In 2013 the SIA ran out of the wooden foundry patterns from the Platt Foundry and obtained new foundry patterns for the award from the Cambria Steel Co. in Johnstown, PA. These patterns were made and used in the Cambria pattern shops until the works closed in 1992 and then became part of the collections preserved by the Johnstown Area Historical Association (JAHA). Originally founded as the Cambria Iron Company in 1852, the firm became the Cambria Steel Co. in 1898 and eventually part of Midvale Steel in 1916 and then Bethlehem Steel in 1923. The iron and steelworks was one of the first in the nation to use the Bessemer process and was at one point the nation’s largest producer of iron rails. JAHA rescued hundreds of these patterns when the pattern shop was threatened with demolition and uses their sale to help fund ongoing heritage work at the Frank & Sylvia Pasquerilla Heritage Discovery Center, part of the Johnstown Discovery Network. SIA would like to thank JAHA for partnering with us to provide original historic foundry patterns to continue the tradition of award plaques for the Robert M. Vogel Prize, which honors the author of the best article to appear in the Society’s journal, lA, within the past three years.
Past Winners: click on the links below for more details about the prize winners.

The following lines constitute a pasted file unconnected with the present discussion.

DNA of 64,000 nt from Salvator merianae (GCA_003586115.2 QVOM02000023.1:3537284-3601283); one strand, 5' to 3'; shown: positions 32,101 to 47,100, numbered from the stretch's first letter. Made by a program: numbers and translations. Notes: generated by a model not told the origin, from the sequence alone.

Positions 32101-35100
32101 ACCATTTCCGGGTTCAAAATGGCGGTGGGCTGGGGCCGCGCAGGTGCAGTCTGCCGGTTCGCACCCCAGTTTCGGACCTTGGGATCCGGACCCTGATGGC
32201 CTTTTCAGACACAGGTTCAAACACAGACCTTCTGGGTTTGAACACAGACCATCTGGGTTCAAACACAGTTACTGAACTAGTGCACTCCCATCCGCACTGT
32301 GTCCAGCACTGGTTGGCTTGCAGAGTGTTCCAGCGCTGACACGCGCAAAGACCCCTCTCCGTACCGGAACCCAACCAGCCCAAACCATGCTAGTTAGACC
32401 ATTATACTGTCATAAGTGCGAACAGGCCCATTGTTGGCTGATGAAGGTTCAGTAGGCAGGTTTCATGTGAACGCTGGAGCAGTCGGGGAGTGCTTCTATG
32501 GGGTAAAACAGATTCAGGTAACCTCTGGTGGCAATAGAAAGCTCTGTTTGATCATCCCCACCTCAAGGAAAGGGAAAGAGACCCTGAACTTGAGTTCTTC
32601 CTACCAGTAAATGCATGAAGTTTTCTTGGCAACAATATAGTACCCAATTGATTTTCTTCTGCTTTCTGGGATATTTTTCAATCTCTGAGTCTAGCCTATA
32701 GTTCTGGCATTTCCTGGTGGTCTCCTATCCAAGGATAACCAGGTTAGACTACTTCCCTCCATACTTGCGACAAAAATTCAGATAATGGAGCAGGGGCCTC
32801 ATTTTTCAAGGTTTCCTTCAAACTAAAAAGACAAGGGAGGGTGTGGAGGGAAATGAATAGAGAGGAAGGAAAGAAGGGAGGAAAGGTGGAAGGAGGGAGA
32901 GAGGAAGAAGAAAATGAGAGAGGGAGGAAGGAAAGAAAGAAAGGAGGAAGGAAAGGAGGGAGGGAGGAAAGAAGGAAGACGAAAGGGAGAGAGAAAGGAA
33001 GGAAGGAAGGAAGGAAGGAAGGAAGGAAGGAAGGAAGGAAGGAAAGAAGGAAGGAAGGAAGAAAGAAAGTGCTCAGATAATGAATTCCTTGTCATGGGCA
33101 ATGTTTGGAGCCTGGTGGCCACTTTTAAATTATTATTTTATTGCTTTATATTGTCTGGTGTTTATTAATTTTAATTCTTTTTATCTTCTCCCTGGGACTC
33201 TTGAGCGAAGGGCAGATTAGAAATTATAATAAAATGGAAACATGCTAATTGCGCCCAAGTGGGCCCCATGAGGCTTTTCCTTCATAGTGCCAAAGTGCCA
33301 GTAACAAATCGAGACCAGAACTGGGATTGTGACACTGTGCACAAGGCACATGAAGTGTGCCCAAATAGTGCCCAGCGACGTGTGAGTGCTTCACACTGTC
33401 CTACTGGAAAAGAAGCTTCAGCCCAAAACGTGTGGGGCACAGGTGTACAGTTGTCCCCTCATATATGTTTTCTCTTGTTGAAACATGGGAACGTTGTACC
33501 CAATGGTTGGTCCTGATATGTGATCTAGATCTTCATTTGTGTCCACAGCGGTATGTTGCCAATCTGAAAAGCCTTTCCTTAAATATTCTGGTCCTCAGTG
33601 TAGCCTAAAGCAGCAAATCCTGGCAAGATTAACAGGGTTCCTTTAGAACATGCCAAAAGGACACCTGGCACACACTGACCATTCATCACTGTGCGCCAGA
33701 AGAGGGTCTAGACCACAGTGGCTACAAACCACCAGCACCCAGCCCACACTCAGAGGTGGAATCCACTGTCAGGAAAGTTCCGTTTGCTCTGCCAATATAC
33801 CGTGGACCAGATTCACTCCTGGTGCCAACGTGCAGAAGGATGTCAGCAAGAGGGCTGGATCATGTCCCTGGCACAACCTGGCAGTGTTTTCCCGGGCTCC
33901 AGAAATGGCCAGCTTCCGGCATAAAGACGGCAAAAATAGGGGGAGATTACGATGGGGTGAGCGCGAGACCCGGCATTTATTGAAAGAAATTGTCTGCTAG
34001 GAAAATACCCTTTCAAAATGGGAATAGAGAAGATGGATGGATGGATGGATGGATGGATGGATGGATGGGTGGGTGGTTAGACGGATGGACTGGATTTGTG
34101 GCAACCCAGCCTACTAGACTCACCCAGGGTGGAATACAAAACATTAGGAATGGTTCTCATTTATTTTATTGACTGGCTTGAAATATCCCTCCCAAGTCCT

- 2021: Susanna C. Kuo and Rick Minor, “The Oswego Furnace: Industrial Archaeology at the First Iron Works on the Pacific Coast,” IA 42, no. 1 (2016): 37–54. [JSTOR]
- 2020: Scott Heberling, “The Archeology of Failure: An Example from the Juniata Iron District of Pennsylvania,” IA 41, nos. 1 & 2 (2015): 25–47.
- 2019: Steven A. Walton, “Machinery to Match the Materials: Iron Ore Washing in Pennsylvania,” IA 41, nos. 1 & 2 (2015) 71–92.
- 2018: Fred Quivik, “Nuisance, Source of Wealth, or Potentially Practical Material: Visions of Tailings in Idaho’s Coeur d’Alene Mining District, 1888–2001,” IA 39, nos. 1 & 2 (2013): 41–64.
- 2017: Mark Foster, “New Bedford: Whale Oil Refining Capital,” IA 40, nos. 1 & 2 (2014): 51–70.
- 2016: Sean Gohman, “It’s Not Time to Be Wasted: Identifying, Evaluating, and Appreciating Mine Wastes in Michigan’s Copper Country,” IA 39, nos. 1 & 2 (2013): 5–22.
- 2015: Eric Nystrom, “Underground Mine Maps and the Development of the Butte System at the Turn of the Century,” IA 37, nos. 1 & 2 (2011): 97–113.
- 2014: T. Arron Kotlensky, “From Forest and Mine to Foundry and Cannons: An Archeological Study of the Blast Furnace at the West Point Foundry,” IA 35, nos. 1&2 (2009): 49–72.
- 2013: Paul J. White, “The Rise and Fall of the California Stamp: Historical and Archaeological Perspectives on the Aging of a Technology” IA 36, no. 1 (2010): 65–83.
- 2012: Robert W. Passfield, “St. Andrew’s Caméré Curtain Bridge Dam, Lockport, Manitoba,” IA 33, no. 2 (2007): 4–34.
- 2011: not awarded
- 2010: Dennis E. Howe, “An Archaeological Survey of the Whiteport Cement Works,” IA 33, no. 1 (2007): 5–26.
- 2009: Marco Meniketti, “Sugar Mills, Technology, and Environmental Change: A Case Study of Colonial Agro-Industrial Development in the Caribbean,” lA 32, no.1 (2006): 53–80.
- 2008: Patrick M. Malone, “Surplus Water: Hybrid Power Systems and Industrial Expansion in Lowell”, lA 31, no.1 (2005): 23–40.
- 2007: Gordon C. Pollard and Haagen D. Klaus, “A Large Business: The Clintonville Site, Resources, and Scale at Adirondack Bloomery Forges,” IA 30, no.1 (2004): 19–46.
- 2006: Pauline Desjardins, “Navigation and Waterpower: Adaptation and Technology on Canadian Canals”, IA 29, no.1 (2003): 21–48.